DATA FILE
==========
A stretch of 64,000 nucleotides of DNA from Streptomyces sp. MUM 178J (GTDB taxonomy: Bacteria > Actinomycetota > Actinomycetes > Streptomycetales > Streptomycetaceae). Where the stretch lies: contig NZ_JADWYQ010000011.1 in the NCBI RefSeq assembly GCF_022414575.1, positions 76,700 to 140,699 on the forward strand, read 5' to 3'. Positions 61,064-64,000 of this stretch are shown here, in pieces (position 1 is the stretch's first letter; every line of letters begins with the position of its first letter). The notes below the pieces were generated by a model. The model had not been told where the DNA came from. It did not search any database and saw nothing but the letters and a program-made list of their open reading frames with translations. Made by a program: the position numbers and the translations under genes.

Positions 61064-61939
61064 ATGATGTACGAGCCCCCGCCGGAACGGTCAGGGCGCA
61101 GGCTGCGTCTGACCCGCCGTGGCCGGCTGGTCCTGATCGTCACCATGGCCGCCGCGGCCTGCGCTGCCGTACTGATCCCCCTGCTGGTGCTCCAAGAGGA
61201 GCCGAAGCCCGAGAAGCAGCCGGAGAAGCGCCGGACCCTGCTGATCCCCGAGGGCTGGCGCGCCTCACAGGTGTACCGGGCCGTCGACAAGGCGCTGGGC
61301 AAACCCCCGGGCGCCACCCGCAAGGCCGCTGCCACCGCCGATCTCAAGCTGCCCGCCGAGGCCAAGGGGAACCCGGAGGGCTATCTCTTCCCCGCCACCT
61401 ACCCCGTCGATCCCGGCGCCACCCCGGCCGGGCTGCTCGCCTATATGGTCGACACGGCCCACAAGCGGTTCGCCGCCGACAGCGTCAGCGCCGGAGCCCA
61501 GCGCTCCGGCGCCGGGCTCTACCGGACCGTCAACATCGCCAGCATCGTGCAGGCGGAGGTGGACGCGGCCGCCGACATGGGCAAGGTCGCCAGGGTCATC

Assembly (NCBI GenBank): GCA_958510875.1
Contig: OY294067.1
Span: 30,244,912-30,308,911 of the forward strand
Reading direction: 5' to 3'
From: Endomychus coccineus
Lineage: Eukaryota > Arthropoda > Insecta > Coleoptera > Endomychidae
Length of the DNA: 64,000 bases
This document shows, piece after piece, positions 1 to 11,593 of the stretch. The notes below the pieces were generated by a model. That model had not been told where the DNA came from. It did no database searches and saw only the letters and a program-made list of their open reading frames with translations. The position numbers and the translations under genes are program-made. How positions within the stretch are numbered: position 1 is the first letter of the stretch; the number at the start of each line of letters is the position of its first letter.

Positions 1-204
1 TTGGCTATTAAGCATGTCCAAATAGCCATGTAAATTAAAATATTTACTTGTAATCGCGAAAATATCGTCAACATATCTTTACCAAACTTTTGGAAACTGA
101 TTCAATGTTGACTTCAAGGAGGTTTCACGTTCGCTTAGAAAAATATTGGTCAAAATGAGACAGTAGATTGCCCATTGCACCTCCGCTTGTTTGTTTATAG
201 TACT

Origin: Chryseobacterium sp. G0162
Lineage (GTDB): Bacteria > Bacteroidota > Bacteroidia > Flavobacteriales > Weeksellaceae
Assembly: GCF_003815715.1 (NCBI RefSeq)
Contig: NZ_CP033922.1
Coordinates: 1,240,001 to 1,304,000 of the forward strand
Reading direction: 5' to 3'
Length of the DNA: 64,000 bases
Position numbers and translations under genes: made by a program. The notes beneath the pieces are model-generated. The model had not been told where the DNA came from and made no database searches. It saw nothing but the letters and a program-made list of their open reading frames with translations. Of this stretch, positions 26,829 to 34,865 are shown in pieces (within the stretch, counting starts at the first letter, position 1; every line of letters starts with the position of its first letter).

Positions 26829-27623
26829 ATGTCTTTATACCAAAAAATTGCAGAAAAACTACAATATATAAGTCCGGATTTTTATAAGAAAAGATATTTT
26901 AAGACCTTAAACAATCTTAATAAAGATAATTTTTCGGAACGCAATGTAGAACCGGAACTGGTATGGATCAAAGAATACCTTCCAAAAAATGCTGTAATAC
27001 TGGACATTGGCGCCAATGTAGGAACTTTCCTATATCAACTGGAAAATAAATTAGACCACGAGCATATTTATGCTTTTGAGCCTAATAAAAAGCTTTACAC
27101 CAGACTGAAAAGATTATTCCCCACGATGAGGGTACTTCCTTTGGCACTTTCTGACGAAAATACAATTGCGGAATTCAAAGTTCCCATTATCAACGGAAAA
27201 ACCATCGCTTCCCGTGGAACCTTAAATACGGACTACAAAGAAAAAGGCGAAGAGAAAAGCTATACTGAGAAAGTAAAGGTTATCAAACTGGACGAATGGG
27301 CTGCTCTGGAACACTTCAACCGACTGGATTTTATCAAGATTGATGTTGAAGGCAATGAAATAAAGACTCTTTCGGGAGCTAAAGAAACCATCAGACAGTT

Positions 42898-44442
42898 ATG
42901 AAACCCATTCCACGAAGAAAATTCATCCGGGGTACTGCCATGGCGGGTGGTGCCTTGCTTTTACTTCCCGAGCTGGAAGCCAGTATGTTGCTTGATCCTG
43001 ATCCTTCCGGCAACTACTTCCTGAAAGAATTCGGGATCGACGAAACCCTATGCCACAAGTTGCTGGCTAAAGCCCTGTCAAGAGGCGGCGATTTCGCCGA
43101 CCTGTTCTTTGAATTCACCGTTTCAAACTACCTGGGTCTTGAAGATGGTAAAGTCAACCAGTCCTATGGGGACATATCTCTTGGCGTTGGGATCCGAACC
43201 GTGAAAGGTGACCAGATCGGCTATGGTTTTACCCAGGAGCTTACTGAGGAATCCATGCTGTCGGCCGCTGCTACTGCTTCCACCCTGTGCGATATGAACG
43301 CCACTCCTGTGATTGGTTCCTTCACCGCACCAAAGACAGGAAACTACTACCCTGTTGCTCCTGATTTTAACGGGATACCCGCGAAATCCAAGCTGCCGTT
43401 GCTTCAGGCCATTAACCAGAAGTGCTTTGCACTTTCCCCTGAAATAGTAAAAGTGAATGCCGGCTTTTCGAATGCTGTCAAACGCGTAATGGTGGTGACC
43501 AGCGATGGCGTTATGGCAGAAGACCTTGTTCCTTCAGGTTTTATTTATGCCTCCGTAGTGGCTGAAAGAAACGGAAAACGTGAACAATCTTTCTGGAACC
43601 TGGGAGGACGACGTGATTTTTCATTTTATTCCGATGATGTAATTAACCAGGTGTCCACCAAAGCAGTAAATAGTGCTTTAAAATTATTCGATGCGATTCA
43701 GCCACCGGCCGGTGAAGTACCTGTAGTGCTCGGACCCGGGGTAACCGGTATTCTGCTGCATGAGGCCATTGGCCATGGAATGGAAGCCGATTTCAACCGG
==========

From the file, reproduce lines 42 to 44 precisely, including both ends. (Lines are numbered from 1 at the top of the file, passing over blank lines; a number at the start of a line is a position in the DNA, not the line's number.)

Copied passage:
43301 CCACTCCTGTGATTGGTTCCTTCACCGCACCAAAGACAGGAAACTACTACCCTGTTGCTCCTGATTTTAACGGGATACCCGCGAAATCCAAGCTGCCGTT
43401 GCTTCAGGCCATTAACCAGAAGTGCTTTGCACTTTCCCCTGAAATAGTAAAAGTGAATGCCGGCTTTTCGAATGCTGTCAAACGCGTAATGGTGGTGACC
43501 AGCGATGGCGTTATGGCAGAAGACCTTGTTCCTTCAGGTTTTATTTATGCCTCCGTAGTGGCTGAAAGAAACGGAAAACGTGAACAATCTTTCTGGAACC